Two heads may be better than one, but each may perceive options differently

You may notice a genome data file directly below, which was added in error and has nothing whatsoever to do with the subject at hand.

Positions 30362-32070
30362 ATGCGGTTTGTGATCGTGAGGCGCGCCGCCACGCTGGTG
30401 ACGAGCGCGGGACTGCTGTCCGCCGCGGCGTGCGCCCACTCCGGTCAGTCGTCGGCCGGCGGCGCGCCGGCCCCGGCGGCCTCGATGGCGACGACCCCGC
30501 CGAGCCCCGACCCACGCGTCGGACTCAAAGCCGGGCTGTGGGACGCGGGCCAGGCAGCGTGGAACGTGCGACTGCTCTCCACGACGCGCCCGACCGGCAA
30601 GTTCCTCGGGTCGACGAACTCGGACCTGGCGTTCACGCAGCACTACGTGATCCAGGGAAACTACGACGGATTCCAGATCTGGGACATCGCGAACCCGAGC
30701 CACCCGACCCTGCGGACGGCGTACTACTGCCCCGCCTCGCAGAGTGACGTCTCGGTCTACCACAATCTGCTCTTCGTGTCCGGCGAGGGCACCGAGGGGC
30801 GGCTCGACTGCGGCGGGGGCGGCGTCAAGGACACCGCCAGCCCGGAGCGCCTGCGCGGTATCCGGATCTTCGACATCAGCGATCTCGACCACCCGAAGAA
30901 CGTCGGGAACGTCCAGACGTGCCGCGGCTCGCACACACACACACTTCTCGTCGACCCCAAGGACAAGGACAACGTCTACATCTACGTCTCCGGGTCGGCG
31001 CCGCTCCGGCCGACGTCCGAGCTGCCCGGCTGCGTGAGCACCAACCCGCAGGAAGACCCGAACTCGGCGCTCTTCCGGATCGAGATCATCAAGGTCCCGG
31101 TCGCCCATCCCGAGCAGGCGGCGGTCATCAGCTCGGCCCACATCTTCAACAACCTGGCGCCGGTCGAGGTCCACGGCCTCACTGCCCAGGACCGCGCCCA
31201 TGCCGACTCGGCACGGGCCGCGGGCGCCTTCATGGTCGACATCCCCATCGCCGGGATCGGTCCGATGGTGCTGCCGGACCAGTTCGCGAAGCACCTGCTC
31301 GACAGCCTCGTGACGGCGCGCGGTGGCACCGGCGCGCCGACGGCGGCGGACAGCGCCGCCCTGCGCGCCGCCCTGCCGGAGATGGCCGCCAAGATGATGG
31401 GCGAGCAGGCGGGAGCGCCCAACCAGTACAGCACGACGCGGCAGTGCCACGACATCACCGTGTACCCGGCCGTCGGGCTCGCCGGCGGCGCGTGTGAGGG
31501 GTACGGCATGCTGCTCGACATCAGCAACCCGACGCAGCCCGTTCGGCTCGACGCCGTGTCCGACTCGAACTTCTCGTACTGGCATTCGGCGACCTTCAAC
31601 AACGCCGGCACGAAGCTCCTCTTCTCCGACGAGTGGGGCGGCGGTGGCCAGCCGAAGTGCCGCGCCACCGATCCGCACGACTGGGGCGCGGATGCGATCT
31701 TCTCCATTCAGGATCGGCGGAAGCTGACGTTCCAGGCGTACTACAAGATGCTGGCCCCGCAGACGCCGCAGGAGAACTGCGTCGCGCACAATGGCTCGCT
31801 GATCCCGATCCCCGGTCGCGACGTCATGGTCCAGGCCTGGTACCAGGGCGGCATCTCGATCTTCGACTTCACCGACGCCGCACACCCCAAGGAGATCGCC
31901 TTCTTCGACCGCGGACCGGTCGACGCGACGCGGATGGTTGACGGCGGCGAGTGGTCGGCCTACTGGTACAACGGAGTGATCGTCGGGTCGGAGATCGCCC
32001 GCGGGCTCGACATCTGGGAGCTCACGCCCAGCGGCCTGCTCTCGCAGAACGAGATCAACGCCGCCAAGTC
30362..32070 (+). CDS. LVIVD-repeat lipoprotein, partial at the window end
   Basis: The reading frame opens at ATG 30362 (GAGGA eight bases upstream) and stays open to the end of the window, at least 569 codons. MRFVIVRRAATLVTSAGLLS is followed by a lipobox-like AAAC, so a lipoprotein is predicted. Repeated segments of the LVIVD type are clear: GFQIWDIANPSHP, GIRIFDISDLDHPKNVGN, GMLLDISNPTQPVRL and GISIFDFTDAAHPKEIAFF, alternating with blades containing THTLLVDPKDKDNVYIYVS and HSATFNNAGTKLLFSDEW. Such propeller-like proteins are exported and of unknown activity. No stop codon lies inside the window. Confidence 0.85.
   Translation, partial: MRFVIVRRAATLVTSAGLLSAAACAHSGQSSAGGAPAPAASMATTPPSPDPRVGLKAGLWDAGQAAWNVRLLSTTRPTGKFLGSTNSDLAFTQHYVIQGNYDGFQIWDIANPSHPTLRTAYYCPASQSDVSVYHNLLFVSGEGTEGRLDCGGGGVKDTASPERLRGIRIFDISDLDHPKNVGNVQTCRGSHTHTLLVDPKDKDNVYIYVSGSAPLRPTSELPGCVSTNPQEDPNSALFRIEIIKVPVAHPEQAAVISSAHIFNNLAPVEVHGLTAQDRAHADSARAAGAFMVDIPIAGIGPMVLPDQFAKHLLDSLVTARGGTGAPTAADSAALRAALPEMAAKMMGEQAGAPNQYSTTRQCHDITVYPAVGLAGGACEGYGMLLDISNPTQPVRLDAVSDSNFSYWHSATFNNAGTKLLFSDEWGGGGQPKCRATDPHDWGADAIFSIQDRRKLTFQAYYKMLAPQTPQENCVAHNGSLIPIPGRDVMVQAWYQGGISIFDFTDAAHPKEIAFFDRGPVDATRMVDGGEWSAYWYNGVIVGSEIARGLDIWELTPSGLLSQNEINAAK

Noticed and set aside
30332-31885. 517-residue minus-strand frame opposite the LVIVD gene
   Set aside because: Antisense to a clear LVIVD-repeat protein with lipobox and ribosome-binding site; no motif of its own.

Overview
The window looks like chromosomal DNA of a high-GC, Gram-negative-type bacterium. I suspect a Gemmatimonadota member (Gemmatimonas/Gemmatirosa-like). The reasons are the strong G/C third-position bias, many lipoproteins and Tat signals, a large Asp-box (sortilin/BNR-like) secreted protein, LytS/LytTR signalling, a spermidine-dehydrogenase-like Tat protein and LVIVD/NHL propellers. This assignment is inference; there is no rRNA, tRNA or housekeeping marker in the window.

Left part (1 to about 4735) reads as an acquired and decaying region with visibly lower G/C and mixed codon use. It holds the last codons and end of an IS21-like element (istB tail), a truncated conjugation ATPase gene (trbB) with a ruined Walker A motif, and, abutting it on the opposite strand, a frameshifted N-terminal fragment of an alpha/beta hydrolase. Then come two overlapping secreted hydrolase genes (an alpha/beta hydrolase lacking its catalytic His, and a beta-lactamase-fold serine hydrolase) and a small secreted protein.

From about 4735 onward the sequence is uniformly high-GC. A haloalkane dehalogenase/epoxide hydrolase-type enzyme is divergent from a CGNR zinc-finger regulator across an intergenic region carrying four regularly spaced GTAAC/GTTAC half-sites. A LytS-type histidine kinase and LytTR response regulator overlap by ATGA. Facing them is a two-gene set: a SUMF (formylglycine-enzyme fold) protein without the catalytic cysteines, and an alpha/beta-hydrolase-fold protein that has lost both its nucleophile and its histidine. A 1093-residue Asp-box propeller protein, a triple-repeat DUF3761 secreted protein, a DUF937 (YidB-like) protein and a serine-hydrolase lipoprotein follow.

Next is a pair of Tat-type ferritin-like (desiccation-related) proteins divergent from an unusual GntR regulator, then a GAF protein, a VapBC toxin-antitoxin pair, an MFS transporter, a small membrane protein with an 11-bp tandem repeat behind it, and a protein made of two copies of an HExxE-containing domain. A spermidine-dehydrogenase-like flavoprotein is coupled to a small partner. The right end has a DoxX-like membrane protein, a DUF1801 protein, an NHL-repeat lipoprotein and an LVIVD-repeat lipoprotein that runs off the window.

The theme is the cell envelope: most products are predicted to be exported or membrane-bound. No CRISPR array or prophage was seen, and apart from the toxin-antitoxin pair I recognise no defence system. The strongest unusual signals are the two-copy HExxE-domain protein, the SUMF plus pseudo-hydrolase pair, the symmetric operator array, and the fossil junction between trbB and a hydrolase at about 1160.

When two people act together to achieve a joint goal, the dyad might have an emergent set of affordances or behavioural possibilities that may not represent a simple integration of those for each individual acting alone. Furthermore, each person's perception of what those affordances are plays a role in the joint action and in each person's activities. The EU-funded JAP project is investigating joint affordance perception through the lens of behavioural and neurophysiological data to better understand how it is impacted by attention, perception and social bonds. Using a stimulus–response paradigm, the researchers will evaluate behavioural measures such as response time and neural correlates as well as electroencephalogram data to shed light on how we can form joint action plans quickly and effectively.